For a while, I was worried that I might not find anything to spark my interest again. Then I stumbled onto this skinny, silly, crazy, exquisite little tome: As longtime readers of Ekostories know, I harbour a great fondness for several storytellers:
Secondly, almost all of the essays are shorter than normal, and on over-done topics, like dogs. I mean, I think dogs are cute in real life, but on the page, there are only so many things a dog is going to do.
And third, even the best writers here seem to be at their worst: There are a few essays that outshine everything else: A Subprime Parable" is a delightful, informative, page-turner - solid nonfiction.
Everything else is kinda meh. Sometimes it is full of things that I have already read, and am pleased to rediscover, and have between covers.
And sometimes, rarely, it is full of essays that reflect the interests of the guest editor, and is otherwise oblique to me. She died before that happened, but now I have to worry about meeting Mary Oliver at a party. She is, I gather, chiefly a poet.
The essays in the book she has edited seem to be largely concerned with the challenges associated with composition, rather than with the ostensible topics-- third world economics, or whatever. It is a thin volume, but it seems that the number of pieces is about the same as in years past.
Many of the essays are short-- a couple of pages-- which no doubt appeals to Ms. An epic war between a man and the deer who nibbled away his backyard arbor vitae, organized based on famous characters from literature and art. And you be the Moon, if you are periodically luminous and sometimes unobservable and your inner life has petered out.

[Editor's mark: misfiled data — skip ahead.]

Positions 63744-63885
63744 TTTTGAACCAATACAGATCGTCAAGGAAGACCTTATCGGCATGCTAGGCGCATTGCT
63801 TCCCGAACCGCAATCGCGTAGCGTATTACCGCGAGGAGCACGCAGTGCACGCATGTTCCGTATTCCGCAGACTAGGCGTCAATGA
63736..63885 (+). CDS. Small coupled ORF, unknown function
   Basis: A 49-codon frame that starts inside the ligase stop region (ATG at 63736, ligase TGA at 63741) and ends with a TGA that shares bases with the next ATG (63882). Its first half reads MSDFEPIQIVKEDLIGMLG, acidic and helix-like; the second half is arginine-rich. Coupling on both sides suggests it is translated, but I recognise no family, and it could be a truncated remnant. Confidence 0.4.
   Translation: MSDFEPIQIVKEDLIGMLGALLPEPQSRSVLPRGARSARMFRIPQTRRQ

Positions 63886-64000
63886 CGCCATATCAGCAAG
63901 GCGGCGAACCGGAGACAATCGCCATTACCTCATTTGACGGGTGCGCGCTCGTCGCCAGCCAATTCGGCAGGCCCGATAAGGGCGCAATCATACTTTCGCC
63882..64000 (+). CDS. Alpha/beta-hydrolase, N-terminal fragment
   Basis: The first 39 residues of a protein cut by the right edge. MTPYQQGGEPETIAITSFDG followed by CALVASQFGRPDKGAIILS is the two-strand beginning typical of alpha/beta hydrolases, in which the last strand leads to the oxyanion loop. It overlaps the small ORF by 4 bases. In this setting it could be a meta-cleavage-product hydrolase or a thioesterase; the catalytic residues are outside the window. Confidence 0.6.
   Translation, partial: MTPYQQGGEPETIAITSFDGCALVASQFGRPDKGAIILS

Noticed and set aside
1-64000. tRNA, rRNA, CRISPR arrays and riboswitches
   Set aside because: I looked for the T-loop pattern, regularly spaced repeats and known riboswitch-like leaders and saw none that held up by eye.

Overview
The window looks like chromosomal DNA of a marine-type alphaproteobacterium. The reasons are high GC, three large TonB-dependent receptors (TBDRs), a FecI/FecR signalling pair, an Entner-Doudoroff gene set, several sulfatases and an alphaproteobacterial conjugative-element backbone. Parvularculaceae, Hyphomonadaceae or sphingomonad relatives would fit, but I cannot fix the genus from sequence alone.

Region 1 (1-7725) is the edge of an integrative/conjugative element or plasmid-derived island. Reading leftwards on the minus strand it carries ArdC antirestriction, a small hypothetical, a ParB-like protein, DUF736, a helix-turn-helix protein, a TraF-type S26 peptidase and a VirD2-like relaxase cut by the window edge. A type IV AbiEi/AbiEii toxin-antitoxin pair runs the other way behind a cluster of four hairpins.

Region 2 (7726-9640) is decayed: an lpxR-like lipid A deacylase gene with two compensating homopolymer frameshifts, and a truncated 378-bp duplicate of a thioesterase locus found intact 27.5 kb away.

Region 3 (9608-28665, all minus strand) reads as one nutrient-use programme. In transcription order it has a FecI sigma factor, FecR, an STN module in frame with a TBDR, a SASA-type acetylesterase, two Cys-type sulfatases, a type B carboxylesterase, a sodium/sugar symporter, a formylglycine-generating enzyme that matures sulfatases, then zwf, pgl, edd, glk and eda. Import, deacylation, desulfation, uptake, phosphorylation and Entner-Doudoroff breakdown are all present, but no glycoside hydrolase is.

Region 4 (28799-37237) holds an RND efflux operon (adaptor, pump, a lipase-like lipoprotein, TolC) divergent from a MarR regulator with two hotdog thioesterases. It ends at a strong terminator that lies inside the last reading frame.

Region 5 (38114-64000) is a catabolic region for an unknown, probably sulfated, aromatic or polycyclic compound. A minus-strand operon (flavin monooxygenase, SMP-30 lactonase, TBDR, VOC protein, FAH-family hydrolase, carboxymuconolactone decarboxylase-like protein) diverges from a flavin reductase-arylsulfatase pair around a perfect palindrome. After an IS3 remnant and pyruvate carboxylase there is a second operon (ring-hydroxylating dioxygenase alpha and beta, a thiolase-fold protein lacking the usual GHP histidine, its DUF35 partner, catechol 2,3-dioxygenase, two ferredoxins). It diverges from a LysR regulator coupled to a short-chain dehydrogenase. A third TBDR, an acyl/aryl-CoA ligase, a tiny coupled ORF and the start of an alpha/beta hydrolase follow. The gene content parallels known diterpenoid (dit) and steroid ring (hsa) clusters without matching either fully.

A Subprime Parable" by Michael Lewis. A family lives in an unbelievably posh mansion for a year. My attempts to say more about this essay sounds trite and preachy, but the essay itself is not.
The evolution biological and social of our most prolific pet.While “things” may appear to be an imprecise word, it is an accurate descriptor for the subjects and images of Amy Leach’s lyric essay collection Things That Are (published by Milkweed Editions).
The water is wide; I can cross o’er.
I suppose that someday, suddenly, I will be transferred to another age, for example the chivalric or the bronze. The hope is, of course, that I arrive in period dress, but that I not resemble a contemporary luminary, for I wish to simply onlook. Things that Are is an incredibly beautiful reading experience.
Leach's ability to look at the extremely ordinary things in life and find the extraordinary things within them is a gift, and this collection of essays is a real treat/5(24). Leach's book is a must read for anyone who enjoys creative non-fiction, smiling, thinking, reading, Pandas, or learning obscure and beautiful facts about the world.
I wholeheartedly recommend this book/5(24). My favorite essay was written by a woman named Amy Leach, called you be the moon. Leach uses the science behind the moon's orbit to discuss the paths of human lives.
The book has a very unique collection of essays and i really enjoyed the read/5. Amy Leach is the author of Things That Are.. Her work has appeared in numerous literary journals and reviews, including A Public Space, Ecotone, Tin House, and Orion, in addition to Best American Essays and Best American Science and Nature Writing.